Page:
Four wardrobe tips that will make you more body confident
While I 100% believe that the key to feeling confident in your own skin starts in the mind, I’ve learnt that a good way to understand how a woman feels about her body is to look in her wardrobe.
Having helped many clients de-clutter and organise their wardrobes, I’ve come to recognise some tell-tale signs that all is not well with their body image.
Take a peak in your wardrobe – do any of the following ring true for you? If so, here’s what your wardrobe is telling you about your body image, and what you can do about it:
You’re holding onto clothes that don’t fit
Do you have clothes in your wardrobe that don’t fit? Perhaps you’ve lost weight and you’re still holding onto clothes that are too big, or maybe you find it hard to part with clothes that are too small?
It’s tempting to hold onto clothing that is too small in the hope that you can fit into it again. When you do this, subconsciously you send yourself the message that your body isn’t acceptable as it is, with those smaller items of clothing serving as a constant reminder.
Similarly, holding onto clothing that is too big after weight loss will make it more difficult to accept your new size.
What hangs in your wardrobe should represent your body as it is today. The journey to becoming more body confident starts with acceptance of your body as it is NOW.
Try this: Be honest with yourself about what fits you and what doesn’t. Remove anything from your wardrobe that no longer fits. Give the items to charity, sell them or bin them. If you really can’t face getting rid of certain items just yet, pack them away out of sight. Come back to them in 3-6 months’ time and ask yourself if you are now willing to let them go.
Your wardrobe is full of baggy dark clothing
If your wardrobe is full of oversized and/or drab clothing, you may be hiding behind your clothes. If the primary purpose of your clothing is concealment, your body confidence will be low.
Although you may believe hiding your body will help you feel more confident, it is a short term fix for the anxiety caused by body concerns. In the longer term, it reinforces the belief that your body is unacceptable. The need to hide comes from the assessment that the body is ugly, too fat, etc., and the mistaken belief that others will think this too.
Try this: Look at the clothing you wear to conceal your body, and ask yourself what body parts you are hiding. For each body part, write your worst fear if someone was to see it. For example you might wear baggy trousers to hide your thighs. Your worst fear might be “If someone sees how big my thighs really are they will stare and laugh at me”. Examine the logic behind each of your fears. Do you really believe them? Would you think this about others? Has this ever actually happened to you? Challenging the fear allows you to see them in a more objective light.
The next step is to wear something that reveals the body part you’ve been hiding. For example, if you are conscious of your upper arms, wear a top that reveals them. Set yourself a task such as going out shopping or for a walk in the park. Notice how it felt. Has the fear lessened of showing that body part? The more you practice this, the greater your body confidence will grow.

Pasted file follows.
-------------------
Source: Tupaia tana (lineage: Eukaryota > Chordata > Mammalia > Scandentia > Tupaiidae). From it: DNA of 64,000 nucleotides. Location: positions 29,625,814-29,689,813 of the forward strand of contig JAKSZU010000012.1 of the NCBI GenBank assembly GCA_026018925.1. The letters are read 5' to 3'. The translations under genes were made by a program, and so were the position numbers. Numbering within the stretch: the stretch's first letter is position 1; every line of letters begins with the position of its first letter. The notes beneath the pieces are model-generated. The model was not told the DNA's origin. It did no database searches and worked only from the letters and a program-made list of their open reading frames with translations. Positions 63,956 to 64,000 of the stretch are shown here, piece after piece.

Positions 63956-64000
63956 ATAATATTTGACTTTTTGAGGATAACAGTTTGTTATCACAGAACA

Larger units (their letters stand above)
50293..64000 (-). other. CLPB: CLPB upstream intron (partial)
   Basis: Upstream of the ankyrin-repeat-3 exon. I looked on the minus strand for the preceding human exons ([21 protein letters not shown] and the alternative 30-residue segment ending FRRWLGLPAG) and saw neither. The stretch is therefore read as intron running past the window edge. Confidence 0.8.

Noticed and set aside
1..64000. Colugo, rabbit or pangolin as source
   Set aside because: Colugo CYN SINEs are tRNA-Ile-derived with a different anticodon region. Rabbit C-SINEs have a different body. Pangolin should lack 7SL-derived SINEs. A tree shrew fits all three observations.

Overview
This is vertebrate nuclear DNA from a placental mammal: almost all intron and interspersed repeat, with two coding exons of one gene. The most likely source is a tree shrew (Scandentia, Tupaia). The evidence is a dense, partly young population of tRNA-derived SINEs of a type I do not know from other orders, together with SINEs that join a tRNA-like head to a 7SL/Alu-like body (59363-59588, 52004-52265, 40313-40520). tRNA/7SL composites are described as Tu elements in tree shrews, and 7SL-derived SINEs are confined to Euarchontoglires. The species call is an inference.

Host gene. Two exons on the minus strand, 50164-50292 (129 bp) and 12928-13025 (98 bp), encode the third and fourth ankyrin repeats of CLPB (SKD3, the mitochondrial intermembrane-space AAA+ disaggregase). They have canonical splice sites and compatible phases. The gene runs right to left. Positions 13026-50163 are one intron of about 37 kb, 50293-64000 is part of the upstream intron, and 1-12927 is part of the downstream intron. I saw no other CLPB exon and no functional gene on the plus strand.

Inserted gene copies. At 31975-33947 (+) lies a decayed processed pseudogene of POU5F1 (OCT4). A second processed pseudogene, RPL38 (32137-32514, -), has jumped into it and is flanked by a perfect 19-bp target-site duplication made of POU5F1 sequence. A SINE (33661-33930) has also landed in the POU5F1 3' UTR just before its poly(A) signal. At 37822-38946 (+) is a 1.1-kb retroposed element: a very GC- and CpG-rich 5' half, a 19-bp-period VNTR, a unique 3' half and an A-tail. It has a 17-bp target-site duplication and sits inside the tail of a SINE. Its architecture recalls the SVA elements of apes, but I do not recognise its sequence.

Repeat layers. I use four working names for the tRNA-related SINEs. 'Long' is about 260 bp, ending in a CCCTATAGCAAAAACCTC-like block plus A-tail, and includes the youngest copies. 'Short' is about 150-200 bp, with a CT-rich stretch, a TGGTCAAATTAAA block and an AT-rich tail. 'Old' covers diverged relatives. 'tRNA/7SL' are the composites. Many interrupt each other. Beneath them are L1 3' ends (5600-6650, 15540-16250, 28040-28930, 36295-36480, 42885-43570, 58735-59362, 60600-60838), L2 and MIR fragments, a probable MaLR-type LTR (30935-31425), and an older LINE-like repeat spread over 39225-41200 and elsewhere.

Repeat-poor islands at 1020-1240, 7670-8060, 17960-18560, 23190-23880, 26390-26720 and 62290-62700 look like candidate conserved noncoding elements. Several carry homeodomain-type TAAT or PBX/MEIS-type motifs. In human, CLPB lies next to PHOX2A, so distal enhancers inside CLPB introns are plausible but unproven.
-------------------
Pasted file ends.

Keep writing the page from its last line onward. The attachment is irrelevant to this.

Your wardrobe is full of new clothes and/or you’re a compulsive shopper
When you feel down about your body or appearance, do you go on a shopping spree to make yourself feel better? Perhaps you believe that if you can find flattering clothing, you’ll feel better about your body?
The problem with shopping to soothe body concerns is that it is very short lived. Although nice clothes can make you feel like a million dollars, if you don’t deal with the uncomfortable feelings you have about your body in the first place, the clothing will never be a solution.
Immediately after making a purchase, you will feel better for a while, but this feeling will soon be overcome with guilt, followed by the same insecure feelings about your body.
Try this: Pick an activity that makes you feel good about yourself (but not shopping!). This might be a hobby, having coffee with a friend, or doing exercise that you enjoy. The next time you feel the need to shop to relieve negative feelings about your body, engage in your chosen activity instead. The activity will not only distract you from negative feelings, but will reinforce positive feelings about yourself.
You don’t like anything in your wardrobe
Your wardrobe may be full or sparse, but there isn’t anything in it that you really like. Perhaps your wardrobe is full of worn out clothes, or items that other people have bought for you?
Do you believe that your body is not worthy of nice clothes? If this is the case, you may avoid shopping for clothes because you don’t think you deserve new things. When you’re desperate for clothes, perhaps you buy a few pieces using the quickest and easiest means possible, without considering if you like them?
If you’re making do with clothing you don’t like, it’s likely that you don’t like your body very much. However, opening your wardrobe every day to clothing you hate will only reinforce negative feelings about your body. Beginning to build a wardrobe of clothes and accessories that you actually like to wear will help boost your body confidence.
Try this: List at least 3 things about your body that you like. If you struggle with this, ask a partner or trusted friend to tell you what they see. For each of the body parts, list how you can accentuate these in the way your dress or wear your hair or make-up. For example, if you like your décolletage, wear a V neck top or a beautiful necklace that draws attention to it. If you like your eyes, what eye make-up or coloured clothing can you use to bring out their beautiful colour?